LONDON — Efforts by Britain and France to forge a closer defense equipment partnership have been dogged by the awkward timing of political, funding and strategic issues since the two nations signed a wide-ranging defense treaty in 2010, according to the U.K.’s top defense procurement official.
“Part of the difficulty has been in integrating our work. For the first 12 months I was in post we were [unclear] about commitments to the equipment program, and having got to the position in spring 2012 where we had settled the program down, balanced it and funded those elements we wished to pursue, almost immediately the French went into their election cycle and then went to work on their [defense] white paper,” said Bernard Gray, Britain’s chief of defense materiel.
Gray, who directs the British MoD’s 13 billion pound ($19.7 billion) equipment procurement and support effort, said the result was that “progress is not as swift as I am sure either of us would have wanted. Both of us want to do better but progress is difficult,” he told an audience of industrialists and others at the International Institute of Strategic Studies here Feb 25.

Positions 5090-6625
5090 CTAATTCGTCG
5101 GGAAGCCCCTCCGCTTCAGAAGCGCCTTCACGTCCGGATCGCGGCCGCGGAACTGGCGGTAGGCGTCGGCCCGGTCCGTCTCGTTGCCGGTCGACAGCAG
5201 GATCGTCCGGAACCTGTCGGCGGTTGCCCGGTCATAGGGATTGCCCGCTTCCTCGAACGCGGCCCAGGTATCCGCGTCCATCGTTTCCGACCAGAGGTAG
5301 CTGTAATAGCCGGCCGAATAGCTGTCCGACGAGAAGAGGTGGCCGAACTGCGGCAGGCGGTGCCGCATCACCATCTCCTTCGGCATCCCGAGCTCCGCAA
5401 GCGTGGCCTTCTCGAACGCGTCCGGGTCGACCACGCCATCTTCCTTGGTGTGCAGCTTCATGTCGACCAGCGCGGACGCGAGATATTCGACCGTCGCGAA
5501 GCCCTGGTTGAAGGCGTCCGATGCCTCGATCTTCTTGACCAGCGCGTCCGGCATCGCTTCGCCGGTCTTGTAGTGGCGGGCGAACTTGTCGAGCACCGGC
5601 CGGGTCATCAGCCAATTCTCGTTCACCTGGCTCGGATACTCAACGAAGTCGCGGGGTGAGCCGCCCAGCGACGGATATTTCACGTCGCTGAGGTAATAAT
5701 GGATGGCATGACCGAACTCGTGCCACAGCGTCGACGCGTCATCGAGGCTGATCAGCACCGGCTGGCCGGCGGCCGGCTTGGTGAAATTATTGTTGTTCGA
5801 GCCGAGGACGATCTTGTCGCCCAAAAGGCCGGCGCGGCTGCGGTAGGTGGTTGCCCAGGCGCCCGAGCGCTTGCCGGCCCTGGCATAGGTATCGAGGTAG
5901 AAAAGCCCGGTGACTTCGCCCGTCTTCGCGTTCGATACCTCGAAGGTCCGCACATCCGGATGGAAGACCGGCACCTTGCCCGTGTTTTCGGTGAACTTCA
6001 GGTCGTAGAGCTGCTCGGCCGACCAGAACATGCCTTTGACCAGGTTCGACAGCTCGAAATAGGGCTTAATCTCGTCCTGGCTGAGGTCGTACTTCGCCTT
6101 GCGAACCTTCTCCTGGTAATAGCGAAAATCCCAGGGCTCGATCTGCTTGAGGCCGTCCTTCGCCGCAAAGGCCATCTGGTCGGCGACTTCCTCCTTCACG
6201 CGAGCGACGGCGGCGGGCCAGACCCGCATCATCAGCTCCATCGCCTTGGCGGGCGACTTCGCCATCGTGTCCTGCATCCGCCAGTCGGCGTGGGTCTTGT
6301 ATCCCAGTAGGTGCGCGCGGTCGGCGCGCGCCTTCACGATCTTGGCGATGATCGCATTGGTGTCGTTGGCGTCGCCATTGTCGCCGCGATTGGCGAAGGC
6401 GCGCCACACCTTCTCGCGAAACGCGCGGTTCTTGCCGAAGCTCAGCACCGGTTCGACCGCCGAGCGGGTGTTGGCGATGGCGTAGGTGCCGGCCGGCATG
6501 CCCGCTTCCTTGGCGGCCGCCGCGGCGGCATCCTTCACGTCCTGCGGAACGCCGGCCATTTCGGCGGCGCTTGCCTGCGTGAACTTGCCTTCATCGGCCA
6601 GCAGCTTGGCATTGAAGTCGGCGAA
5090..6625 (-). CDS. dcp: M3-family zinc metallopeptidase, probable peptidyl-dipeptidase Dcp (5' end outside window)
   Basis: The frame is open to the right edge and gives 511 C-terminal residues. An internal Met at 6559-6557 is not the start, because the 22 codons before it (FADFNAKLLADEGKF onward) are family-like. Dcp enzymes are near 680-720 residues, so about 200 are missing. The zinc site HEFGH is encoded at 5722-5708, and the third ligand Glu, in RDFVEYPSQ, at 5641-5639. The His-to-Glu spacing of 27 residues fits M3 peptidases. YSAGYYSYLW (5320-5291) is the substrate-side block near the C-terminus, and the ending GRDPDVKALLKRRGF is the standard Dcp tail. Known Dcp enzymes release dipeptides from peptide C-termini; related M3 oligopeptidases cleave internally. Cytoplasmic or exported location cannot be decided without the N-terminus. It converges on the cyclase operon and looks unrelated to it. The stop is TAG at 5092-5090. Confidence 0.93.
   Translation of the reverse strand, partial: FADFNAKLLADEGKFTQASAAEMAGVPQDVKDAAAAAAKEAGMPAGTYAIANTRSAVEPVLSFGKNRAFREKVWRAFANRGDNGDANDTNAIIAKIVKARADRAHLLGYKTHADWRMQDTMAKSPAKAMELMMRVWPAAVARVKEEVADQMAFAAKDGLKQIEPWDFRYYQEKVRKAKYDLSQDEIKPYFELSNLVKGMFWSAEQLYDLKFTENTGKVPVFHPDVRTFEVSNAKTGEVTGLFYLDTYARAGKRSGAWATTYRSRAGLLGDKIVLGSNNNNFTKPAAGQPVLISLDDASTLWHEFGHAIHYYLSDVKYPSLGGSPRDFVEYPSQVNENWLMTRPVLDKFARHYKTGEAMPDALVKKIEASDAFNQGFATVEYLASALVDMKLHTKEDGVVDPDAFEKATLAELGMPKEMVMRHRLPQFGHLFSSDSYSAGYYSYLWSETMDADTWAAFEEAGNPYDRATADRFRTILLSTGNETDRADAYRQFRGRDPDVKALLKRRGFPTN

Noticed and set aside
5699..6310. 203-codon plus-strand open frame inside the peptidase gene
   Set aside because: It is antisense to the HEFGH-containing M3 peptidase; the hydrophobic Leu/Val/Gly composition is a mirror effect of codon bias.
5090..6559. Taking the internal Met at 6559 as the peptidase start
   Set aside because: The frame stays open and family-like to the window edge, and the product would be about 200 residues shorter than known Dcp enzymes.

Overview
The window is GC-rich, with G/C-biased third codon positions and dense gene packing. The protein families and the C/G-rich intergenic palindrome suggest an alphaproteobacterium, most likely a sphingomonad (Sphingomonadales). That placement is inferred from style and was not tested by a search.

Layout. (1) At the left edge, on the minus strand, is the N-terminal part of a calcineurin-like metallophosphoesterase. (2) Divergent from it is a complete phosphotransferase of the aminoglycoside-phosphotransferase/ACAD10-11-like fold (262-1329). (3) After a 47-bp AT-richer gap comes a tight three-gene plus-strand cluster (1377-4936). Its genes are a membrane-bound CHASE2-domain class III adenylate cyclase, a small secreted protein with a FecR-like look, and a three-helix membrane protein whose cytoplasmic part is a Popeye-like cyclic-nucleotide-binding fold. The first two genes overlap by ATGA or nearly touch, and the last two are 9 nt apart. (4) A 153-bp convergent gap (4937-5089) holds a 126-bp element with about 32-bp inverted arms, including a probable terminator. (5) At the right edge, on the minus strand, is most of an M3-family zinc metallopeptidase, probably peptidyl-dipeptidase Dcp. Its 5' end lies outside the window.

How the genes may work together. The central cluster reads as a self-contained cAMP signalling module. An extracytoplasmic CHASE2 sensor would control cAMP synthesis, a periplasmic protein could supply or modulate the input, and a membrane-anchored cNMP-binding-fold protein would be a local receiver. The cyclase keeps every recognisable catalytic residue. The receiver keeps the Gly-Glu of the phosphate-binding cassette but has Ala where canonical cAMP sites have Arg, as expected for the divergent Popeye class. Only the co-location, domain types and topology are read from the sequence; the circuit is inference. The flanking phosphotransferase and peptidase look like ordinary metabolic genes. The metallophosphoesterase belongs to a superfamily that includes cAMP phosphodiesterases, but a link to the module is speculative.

A program to co-develop a helicopter-borne anti-ship missile has been the most public example of lack of progress on the industrial front.
Continuing delay by France over whether to back development of the MBDA Future Anti-Ship Guided Weapon (Heavy) has caused consternation in London. The delay in moving the program forward means the missile will not be ready to go into service onboard Royal Navy AW159 Wildcat helicopters in 2015.
The British MoD approved the business case for the weapon in January 2012 and even tried to make the French decision easier by offering to fund the early development work in return for Paris funding the back end of the program.
The British now face the embarrassment of fielding the helicopter without its main weapon.
Despite the difficulties, Gray said the U.K. and France maintain a good working relationship on a number of programs.
Finding a window of opportunity to make collaborative decisions is likely to continue to cause problems, and not just with France. Gray said the upcoming German elections would soon impact decision-making in Berlin.
“Understandingly, the French will want to take their time in getting their defense review right and that will take us further into 2013, by which time we start to head toward the next U.K. election. It’s not just the U.K. and France, of course, there are issues where for example Germany will not be able to make decisions from about now until through to around Christmas because of their election cycle. It’s genuinely a problem and I don’t have a particularly good answer to it,” Gray said.
The French white paper had been expected to be published in February but that has slipped. The French Navy wants to keep scarce funds for ships rather than a missile, as budgets are due to be cut, an industry executive has said.
The defense treaty signed by government leaders in November 2010 covered cooperation across military, nuclear and equipment fields in what was the most significant defense tie-up by Europe’s two largest defense powers in more than 50 years.
Pierre Tran contributed to this report from Paris.